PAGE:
Teeth are meant to last a lifetime so you might think there is no way to destroy them. They can be knocked out by while playing sports or due to an accident. They can decay. But destroy? Isn’t that awfully dramatic you may wonder? There are ways to destroy your teeth. Methamphetamine use destroys teeth. The acids in soda can eventually destroy your teeth. But another very destructive habit is bruxing. What is bruxing? Bruxism is the dental term for the chronic grinding and clenching of your teeth. Are you destroying your teeth?
Why Bruxing is Destructive
Bruxing is often done unintentionally. People don’t even know they are bruxing. It can happen while they are asleep, or they can grind while they are awake and concentrating, distracted, worried, stressed, or angry. About eight percent of the American population brux. It tends to be more common in women than in men. Bruxism can be a destructive habit resulting in tooth wear. While bruxism is clenching and grinding your back molars together, it not only can wear the surfaces of your molars and affect your bite, it can also wear down your front teeth. They can become short and stubby or misshapen. This can affect your smile by making your teeth look worn and older. Bruxing can also lead to temporomandibular disorders (TMDs) by putting too much stress and pressure on your jaw joints (TMJs).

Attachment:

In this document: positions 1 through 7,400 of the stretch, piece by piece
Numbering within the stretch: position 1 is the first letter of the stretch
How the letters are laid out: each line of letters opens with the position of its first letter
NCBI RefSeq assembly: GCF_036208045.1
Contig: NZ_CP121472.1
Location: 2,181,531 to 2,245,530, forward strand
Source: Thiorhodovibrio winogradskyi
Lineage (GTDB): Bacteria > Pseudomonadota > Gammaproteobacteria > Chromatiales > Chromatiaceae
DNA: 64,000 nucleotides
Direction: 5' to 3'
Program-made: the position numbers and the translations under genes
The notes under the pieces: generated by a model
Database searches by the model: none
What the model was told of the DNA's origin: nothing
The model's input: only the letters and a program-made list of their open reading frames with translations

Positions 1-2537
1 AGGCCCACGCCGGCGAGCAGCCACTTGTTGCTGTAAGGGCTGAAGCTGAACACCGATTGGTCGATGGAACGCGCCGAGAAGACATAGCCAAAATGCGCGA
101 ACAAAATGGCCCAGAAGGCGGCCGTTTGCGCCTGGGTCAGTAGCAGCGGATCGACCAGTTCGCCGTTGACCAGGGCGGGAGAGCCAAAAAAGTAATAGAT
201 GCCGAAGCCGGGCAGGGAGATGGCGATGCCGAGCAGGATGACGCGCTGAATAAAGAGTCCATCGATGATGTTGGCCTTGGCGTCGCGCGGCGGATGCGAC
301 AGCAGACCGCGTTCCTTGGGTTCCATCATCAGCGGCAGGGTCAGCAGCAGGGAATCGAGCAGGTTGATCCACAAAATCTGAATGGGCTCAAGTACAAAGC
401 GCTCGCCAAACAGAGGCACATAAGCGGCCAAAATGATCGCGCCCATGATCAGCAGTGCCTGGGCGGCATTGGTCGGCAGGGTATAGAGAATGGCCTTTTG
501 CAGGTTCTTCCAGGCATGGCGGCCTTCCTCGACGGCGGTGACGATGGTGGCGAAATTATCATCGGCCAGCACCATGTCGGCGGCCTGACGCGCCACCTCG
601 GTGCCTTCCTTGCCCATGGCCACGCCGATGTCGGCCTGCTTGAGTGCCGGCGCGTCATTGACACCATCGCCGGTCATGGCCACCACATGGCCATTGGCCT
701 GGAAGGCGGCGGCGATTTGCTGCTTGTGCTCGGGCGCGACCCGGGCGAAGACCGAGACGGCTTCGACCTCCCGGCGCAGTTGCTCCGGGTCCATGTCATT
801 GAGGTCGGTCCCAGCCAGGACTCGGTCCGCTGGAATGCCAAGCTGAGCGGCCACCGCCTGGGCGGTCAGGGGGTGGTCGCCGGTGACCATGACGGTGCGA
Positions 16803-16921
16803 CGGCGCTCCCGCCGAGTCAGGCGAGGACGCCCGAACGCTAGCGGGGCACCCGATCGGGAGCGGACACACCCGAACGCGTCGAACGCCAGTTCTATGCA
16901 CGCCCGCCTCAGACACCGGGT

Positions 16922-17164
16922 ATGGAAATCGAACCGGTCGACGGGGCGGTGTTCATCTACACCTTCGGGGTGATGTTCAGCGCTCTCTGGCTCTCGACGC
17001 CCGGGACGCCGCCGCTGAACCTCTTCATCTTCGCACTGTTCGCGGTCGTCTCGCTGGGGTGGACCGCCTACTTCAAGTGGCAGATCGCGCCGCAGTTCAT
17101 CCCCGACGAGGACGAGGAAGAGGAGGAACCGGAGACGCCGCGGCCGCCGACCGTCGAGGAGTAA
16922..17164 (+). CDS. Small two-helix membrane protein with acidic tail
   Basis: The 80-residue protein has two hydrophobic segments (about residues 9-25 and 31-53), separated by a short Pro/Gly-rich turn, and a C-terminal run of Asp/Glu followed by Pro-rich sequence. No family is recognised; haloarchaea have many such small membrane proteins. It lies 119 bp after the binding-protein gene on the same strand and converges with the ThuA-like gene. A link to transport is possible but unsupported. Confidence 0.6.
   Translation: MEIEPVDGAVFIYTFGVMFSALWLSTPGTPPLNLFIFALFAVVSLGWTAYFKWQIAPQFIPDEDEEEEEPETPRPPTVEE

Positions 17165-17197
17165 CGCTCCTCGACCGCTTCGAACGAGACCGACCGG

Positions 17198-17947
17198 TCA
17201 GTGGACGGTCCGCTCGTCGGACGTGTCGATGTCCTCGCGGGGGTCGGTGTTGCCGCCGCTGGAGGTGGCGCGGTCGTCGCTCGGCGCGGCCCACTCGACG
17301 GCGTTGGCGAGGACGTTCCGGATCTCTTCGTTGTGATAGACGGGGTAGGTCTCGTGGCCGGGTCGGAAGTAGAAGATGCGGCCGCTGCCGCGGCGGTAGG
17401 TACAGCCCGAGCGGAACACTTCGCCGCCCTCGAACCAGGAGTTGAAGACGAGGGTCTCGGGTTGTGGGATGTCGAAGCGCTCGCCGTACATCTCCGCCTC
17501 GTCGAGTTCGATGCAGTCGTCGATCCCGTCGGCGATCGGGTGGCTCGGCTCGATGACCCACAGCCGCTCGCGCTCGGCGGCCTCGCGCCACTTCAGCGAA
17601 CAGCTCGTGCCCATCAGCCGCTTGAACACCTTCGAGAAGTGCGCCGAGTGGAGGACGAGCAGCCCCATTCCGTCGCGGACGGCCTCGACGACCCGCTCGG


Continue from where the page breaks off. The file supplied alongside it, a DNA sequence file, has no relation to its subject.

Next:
Do You Brux?
You may not realize that you clench and grind until you begin experiencing symptoms. Some of these symptoms include:
- Morning headaches
- Pain in the neck and shoulders
- Pain in the facial muscles
- Pain in the jaw joint
- Ear pain
- Ringing in the ears
- Worn teeth
- Misshapen teeth
- Loose teeth
- Tooth loss
If you suspect you or someone you know is a bruxer, bring it to the attention of your dentist. Together you can discuss possible treatment options.
YOUR LAFAYETTE, LA COSMETIC DENTIST:
Michael J. Young, DDS, and his skilled team of dental care professionals happily serve patients and their families, living in Breaux Bridge, Broussard, Scott, Youngsville, and surrounding communities. To learn more, contact us today at our Lafayette dentist’s office at 337-237-6453.